Written by:

Dr Diane Farrar

RM, BSc health science, BSc psychology, PhD reproductive endocrinology

Dr Diane Farrar is a practising midwife with over 25 years’ experience; her clinical experience has been mostly spent on the labour ward. Her primary position is as a senior Research Fellow at the Bradford Institute for Health Research, she is also a visiting Associate Professor at the University of Leeds and visiting Research Fellow at the University of York. Diane is lead for the Reproductive and Childbirth, Clinical Research Network team at the Bradford Women’s and Newborn unit. Diane’s research interests include gestational diabetes, blood pressure changes and hypertensive disorder in pregnancy and obesity.

Understanding forgetfulness in pregnancy

In this article:

  • Does pregnancy affect memory?
  • Studies illustrating how pregnancy affects memory
  • Are there any other factors which cause pregnancy forgetfulness?
  • What can be done to help improve memory problems in pregnancy?
  • Does forgetfulness last into the postnatal period?
  • Main Points
  • Further Information

Understanding forgetfulness in pregnancy

Does pregnancy affect memory?

Women frequently complain about forgetfulness in pregnancy. These ‘memory slips’ are linked to the hormone changes that are needed as pregnancy progresses. Most of us have memory slips, such as knowing we went upstairs for something, but forgetting what we wanted when we arrive. However, women tend to think they have more of these memory slips when they are pregnant.

Several pregnancy hormones are blamed for causing forgetfulness in pregnancy. The hormones that have attracted the most attention are progesterone, oestrogen and cortisol, as the levels of these hormones increase dramatically during pregnancy.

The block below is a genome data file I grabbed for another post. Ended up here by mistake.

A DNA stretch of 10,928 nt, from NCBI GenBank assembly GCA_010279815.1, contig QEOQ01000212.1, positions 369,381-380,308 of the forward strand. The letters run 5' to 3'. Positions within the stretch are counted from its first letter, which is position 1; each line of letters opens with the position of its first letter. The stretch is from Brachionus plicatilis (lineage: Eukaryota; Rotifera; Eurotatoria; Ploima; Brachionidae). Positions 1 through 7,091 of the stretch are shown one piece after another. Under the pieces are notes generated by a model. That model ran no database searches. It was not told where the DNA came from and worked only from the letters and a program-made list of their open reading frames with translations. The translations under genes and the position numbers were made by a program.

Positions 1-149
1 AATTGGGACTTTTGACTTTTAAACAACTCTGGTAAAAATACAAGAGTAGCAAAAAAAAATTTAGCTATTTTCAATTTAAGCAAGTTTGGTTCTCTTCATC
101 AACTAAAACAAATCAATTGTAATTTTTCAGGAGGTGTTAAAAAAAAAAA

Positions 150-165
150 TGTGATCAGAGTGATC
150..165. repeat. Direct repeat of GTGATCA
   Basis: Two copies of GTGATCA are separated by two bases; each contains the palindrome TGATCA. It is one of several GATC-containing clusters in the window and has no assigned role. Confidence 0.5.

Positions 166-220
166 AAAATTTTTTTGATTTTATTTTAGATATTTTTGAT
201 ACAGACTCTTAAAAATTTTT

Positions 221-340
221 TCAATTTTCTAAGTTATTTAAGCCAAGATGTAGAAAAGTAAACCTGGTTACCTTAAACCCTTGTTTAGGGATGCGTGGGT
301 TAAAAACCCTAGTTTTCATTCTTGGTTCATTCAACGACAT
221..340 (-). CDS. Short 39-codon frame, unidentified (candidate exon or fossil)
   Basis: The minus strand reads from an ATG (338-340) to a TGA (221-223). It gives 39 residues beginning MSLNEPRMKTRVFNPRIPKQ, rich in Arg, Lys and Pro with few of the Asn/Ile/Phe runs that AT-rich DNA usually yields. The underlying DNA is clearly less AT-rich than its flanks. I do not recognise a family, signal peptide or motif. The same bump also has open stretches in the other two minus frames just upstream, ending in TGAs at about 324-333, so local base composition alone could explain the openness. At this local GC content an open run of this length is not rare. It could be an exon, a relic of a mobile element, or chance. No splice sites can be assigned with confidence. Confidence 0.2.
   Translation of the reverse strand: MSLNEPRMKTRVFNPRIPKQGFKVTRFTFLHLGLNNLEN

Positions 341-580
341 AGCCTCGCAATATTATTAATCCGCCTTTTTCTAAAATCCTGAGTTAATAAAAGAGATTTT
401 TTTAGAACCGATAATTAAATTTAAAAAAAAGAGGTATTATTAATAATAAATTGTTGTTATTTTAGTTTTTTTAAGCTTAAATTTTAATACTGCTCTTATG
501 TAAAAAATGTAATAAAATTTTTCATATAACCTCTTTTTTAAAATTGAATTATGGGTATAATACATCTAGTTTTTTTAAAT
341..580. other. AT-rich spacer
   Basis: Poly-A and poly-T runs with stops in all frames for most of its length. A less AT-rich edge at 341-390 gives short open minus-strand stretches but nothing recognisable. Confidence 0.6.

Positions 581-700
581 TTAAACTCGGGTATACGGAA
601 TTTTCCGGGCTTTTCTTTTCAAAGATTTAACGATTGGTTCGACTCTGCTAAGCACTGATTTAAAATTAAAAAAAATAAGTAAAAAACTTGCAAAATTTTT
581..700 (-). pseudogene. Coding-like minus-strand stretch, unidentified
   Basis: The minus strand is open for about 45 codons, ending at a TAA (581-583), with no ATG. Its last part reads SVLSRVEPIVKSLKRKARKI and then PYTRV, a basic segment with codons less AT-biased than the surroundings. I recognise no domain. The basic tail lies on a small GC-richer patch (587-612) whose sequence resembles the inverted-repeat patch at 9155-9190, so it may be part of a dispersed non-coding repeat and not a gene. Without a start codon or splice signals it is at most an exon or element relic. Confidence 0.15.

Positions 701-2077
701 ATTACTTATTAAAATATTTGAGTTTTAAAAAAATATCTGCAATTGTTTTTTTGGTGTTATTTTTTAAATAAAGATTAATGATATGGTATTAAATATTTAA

The association between hormone levels and memory was first shown in people with medical conditions that caused abnormal hormone changes and affected memory and problem-solving ability. Altered memory and problem-solving ability has even been shown to vary with the menstrual cycle, where hormonal changes are relatively small compared to pregnancy. Extrapolating this to pregnancy, it’s very possible that the dramatic changes in hormone levels experienced by a mother-to-be could cause forgetfulness.

Studies illustrating how pregnancy affects memory

Many studies have looked at the link between pregnancy hormones and memory. Interestingly, some studies show that pregnancy may alter the structure of the brain. Animal studies show that pregnancy hormones can affect the structure of neurones (brain cells) and these changes have been linked to altered memory ability in these animals. Astonishingly, the size of a woman’s brain seems to reduce slightly during pregnancy and may take up to two years to return to pre-pregnancy size. These deviations may seem surprising, but are just one of many physical changes that occur in pregnancy, including changes to blood volume, blood pressure and how glucose is processed by the body.